Marvel earned her Psy.D (not Ph.D) from a place called Christian Connect Institute of Psychology and insists she’s “a bona fide psychologist” because her license allows her to practice in two states. “Christian psychologists recognize the place that God has in our lives,” she tells an increasingly skeptical Dot, “and the suffering that comes with a spiritual disconnect.”

Oh dear, “spiritual disconnect.” It’s not that Dot doesn’t understand the term; rather it’s the New Age way therapists like Marvel seem to toss stuff like that around that makes Dot gnash her teeth. Marvel has also turned the 12-step plan from Alcoholics Anonymous into a PTSD program of spiritual reconnection. “What has given Randy great relief is to give her suffering over to God,” Marvel says.

The more Marvel pushes her evangelism-in-therapy as a quickie solution to complicated issues, the more it’s almost fun to watch Dot smolder.

Marvel: “The point is that police officers are ministers of God’s authority on this earth, as it says in Romans, and as such are in a spiritual war against the forces of evil. I’m not saying [Lakeisha] was herself evil, but she clearly was in the grasp of evil forces. Once Randy realized this, she felt a great deal better.”

Dot: “Now I know this woman is full of crap.”

Kirschman wants to show us that no single police act ever happens in a vacuum. At the same time that Randy is trying to deal with the shooting of Lakeisha, community pressure is bearing down on Kenilworth PD, not only to hire more female police officers but to consider appointing a woman as chief.

Women police chiefs tell Megyn Kelly how they broke the glass ceiling

Are Female Cops Different from Male Cops?

Listening to the debate between candidates for chief, Dot notices the subtleties of gender discrimination that affect police work in what could be many police stations today.

Question: Why do you think women make good police officers?

Answer:  Jay Pence, the male candidate: “Women are good with children. They have good communication skills. They have a natural affinity for caretaking that is very helpful with domestic violence victims.” 

Jacqueline Reagon, the female candidate: “Women are more likely to defuse an explosive situation by talking someone down and less likely to act aggressively when they are challenged… Whereas male officers are more likely to respond aggressively because of their egos or their need to exercise control.”

Wow. Are male-female differences so obvious in police work? They are, says Reagon, a chief with many years experience from other cities. She’s here to say the era of self-censorship by women police are over.

In fact, in the “cowboy culture” of Kenilworth’s nearly all-male force, Reagon says, “acts of physical prowess or daring” are “the only activities that count” by men in uniform. Were she appointed chief, emotions, teamwork and an avoidance of acting aggressively would be higher goals, Reagon adds.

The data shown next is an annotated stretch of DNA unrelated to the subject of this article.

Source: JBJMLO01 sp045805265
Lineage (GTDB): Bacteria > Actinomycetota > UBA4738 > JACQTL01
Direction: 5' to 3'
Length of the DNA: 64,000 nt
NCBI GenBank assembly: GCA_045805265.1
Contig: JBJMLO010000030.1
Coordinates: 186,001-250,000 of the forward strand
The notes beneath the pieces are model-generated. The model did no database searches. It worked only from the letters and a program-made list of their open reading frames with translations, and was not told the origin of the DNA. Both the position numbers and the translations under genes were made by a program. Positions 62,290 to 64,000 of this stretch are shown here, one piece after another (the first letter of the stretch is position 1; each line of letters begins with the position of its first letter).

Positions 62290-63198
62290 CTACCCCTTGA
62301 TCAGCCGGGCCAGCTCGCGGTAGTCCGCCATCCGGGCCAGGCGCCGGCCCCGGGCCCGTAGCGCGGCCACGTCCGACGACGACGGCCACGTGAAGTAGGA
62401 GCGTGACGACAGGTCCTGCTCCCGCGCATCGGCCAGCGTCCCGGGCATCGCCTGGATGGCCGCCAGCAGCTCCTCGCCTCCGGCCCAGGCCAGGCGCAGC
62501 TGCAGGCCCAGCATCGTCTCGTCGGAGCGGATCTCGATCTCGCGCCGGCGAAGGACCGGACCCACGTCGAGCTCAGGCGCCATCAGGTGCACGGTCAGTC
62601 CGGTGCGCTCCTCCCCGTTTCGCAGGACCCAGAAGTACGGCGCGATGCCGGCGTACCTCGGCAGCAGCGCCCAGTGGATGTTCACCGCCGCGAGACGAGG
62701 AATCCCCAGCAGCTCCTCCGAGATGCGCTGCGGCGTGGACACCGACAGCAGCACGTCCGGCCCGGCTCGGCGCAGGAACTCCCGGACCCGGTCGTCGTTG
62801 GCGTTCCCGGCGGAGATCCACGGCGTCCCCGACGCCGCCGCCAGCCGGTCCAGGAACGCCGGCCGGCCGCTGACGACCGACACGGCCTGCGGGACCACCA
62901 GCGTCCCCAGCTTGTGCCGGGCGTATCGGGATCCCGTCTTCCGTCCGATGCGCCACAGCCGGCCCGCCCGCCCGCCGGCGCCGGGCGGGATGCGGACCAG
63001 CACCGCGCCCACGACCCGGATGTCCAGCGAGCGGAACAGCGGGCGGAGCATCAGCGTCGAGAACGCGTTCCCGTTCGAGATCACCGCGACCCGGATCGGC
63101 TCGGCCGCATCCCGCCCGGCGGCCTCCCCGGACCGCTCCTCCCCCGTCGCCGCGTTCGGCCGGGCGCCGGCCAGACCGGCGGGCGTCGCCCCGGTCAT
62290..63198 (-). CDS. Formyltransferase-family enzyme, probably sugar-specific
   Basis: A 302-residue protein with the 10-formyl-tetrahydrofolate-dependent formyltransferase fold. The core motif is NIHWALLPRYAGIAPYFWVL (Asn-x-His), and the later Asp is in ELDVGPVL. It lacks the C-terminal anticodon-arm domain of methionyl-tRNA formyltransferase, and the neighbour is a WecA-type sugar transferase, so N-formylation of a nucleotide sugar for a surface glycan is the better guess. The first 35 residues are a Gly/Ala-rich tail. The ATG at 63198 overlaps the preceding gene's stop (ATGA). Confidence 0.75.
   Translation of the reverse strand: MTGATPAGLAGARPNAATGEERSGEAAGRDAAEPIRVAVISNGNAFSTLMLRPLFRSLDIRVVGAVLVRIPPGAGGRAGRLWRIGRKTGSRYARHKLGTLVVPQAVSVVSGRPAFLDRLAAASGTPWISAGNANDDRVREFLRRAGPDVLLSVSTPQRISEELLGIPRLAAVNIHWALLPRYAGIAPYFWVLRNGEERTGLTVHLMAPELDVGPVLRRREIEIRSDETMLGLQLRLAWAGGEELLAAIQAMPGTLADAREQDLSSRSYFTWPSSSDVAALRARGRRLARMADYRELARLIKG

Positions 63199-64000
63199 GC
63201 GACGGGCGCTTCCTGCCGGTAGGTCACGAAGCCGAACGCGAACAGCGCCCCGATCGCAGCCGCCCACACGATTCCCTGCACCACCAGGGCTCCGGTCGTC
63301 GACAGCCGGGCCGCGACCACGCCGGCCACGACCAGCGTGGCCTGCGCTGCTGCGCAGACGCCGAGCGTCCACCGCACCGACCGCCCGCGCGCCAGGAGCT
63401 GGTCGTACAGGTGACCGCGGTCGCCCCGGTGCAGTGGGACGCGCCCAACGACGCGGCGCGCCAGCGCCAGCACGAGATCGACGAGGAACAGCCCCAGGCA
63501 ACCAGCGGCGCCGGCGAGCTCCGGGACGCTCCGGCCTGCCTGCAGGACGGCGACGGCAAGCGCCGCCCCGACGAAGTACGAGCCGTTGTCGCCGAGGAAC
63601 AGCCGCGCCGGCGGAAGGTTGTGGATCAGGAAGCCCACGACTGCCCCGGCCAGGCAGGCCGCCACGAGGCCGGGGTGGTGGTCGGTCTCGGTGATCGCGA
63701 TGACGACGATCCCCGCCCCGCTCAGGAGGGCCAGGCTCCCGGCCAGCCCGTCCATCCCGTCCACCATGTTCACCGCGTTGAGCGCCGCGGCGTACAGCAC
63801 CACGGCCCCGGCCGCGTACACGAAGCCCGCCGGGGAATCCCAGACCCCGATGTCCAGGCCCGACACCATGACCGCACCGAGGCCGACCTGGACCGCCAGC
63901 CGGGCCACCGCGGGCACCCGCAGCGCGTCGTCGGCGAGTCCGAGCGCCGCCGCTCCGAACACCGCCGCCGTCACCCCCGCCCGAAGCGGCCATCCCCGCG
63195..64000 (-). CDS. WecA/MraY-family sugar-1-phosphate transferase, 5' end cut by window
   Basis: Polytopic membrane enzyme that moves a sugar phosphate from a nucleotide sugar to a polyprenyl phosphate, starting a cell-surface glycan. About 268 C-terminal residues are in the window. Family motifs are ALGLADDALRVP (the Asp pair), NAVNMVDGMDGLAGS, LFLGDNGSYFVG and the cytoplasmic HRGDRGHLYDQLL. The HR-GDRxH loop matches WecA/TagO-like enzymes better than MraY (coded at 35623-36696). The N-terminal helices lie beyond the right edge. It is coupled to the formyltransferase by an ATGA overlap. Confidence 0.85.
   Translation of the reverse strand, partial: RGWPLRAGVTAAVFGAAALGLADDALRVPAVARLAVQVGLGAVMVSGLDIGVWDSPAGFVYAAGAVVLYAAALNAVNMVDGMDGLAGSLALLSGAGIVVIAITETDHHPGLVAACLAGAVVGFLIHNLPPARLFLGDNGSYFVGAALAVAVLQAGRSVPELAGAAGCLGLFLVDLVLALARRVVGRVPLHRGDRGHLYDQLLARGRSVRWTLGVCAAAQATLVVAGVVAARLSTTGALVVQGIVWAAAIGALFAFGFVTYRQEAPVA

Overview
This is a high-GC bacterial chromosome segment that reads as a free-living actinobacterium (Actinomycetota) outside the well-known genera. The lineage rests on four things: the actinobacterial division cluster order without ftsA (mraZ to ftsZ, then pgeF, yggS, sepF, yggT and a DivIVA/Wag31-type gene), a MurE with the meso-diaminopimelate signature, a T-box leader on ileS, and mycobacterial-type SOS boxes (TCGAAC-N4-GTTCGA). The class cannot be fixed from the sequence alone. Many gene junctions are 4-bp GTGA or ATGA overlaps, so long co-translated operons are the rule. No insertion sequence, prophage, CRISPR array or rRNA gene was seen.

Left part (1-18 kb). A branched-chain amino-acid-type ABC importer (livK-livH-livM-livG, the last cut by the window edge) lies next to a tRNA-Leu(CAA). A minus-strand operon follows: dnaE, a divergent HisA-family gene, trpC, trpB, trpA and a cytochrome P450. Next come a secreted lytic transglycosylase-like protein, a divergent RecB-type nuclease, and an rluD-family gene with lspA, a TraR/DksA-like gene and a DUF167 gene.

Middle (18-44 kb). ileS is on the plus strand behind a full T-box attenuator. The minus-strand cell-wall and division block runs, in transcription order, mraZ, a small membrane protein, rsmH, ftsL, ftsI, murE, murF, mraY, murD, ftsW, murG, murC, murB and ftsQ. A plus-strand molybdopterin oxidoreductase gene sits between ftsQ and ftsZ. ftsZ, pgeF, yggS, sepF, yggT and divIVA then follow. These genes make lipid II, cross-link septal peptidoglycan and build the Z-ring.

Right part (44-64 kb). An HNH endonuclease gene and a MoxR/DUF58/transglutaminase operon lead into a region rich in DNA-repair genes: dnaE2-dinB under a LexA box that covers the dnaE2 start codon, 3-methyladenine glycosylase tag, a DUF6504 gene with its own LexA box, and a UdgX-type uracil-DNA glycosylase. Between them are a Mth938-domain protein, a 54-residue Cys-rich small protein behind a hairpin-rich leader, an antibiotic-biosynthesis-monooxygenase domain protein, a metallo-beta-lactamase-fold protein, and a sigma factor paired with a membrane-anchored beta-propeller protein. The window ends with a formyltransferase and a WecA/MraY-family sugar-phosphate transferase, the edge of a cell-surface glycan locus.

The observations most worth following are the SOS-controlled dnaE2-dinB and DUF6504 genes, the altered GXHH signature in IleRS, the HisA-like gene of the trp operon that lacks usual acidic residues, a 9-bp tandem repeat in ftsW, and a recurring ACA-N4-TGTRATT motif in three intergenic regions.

This is why I find the Dot Meyerhoff mysteries so valuable. News reports of police shootings emphasize acts of violence and aggression rather than the strong emotions and biases that run underneath. We civilians can’t see them, but a veteran police shrink like Dot gets it immediately. About Randy, for example, Dot says:

Compassion is Randy’s Achilles Heel. On the one hand, it will make her a better cop. On the other, it will obliterate the emotional distance she needs to do her job.”

Policewomen in uniform — how they started

By the way, I’ve always wondered why the military insists on being, you know, militant about uniforms. Demi Moore is so stuffed into that Navy blouse in A Few Good Men that she looks like the Leaning Tower of Pisa. Women cops look equally uncomfortable because they’re wearing clothes originally designed for men, yet few people say anything about it.

Except Dot. She notices everything. “Uniforms improve how men look, the sharp creases and expert tailoring making them look taller, straighter, and fitter than they might otherwise appear. Chief Reagon’s uniform only emphasizes her height, her thick legs, and her lack of grace.” 

Unfortunately Kirschman’s fiction continues to have problems. In The Right Wrong Way, her main characters (other than Dot) need complexity and sophistication; there’s a sameness to the dialogue; ethical questions are left undeveloped and “action” scenes sometimes feel false, as does Dot’s reckless way of inserting herself into police business.

Perhaps most important, we readers need to see the value of Dot’s job in the everyday. In one scene, for example, she calls spouses (mostly wives) into the station for a confidential meeting in which everyone is encouraged to let off steam and talk about resolutions to family issues. As Dot often says, “the only thing harder than being a police officer is being married to one.” Under her guidance, these debriefings can be profoundly cathartic.

Watching Dot champion these women while opening the gates to higher emotional ground should be fascinating and informative for the reader. However, just when the most revealing admissions begin to surface, Kirschman cuts away to a different plot point, leaving this opportunity unfulfilled.

Elsewhere, we get to watch Dot help a beleaguered officer pull out of a terrifying panic attack, and that is a joy to behold. How great it would be if we could see more of this routine psychologist’s work so beautifully handled, while at the same time Dot spots clues to the mystery underfoot.

But again, here we are in the  aftermath of the Harvey Weinstein scandal, which millions of women hope signals a true watershed in the way society thinks about women. If mystery readers enjoy the quiet genius of a woman like Dot, without regard to age or sexual attraction, surely there’s hope for a less babe-alicious genre.

Happily, Kirschman confronts one of the most controversial issues in this regard in book #3.

Next, Part III: The Fifth Reflection